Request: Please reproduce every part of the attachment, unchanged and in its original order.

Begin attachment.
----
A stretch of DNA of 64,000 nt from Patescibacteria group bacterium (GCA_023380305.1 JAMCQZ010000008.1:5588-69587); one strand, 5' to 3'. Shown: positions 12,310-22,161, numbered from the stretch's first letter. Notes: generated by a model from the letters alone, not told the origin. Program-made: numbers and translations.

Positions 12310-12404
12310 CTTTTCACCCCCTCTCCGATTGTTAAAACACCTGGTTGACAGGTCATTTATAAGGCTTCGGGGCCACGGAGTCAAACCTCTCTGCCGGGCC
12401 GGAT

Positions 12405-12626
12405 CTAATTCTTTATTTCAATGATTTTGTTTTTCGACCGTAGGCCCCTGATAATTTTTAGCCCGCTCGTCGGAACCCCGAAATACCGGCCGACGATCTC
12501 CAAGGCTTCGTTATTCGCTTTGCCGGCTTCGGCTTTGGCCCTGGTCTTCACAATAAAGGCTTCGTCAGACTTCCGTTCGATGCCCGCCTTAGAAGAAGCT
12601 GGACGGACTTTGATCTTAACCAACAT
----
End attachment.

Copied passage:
A stretch of DNA of 64,000 nt from Patescibacteria group bacterium (GCA_023380305.1 JAMCQZ010000008.1:5588-69587); one strand, 5' to 3'. Shown: positions 12,310-22,161, numbered from the stretch's first letter. Notes: generated by a model from the letters alone, not told the origin. Program-made: numbers and translations.

Positions 12310-12404
12310 CTTTTCACCCCCTCTCCGATTGTTAAAACACCTGGTTGACAGGTCATTTATAAGGCTTCGGGGCCACGGAGTCAAACCTCTCTGCCGGGCC
12401 GGAT

Positions 12405-12626
12405 CTAATTCTTTATTTCAATGATTTTGTTTTTCGACCGTAGGCCCCTGATAATTTTTAGCCCGCTCGTCGGAACCCCGAAATACCGGCCGACGATCTC
12501 CAAGGCTTCGTTATTCGCTTTGCCGGCTTCGGCTTTGGCCCTGGTCTTCACAATAAAGGCTTCGTCAGACTTCCGTTCGATGCCCGCCTTAGAAGAAGCT
12601 GGACGGACTTTGATCTTAACCAACAT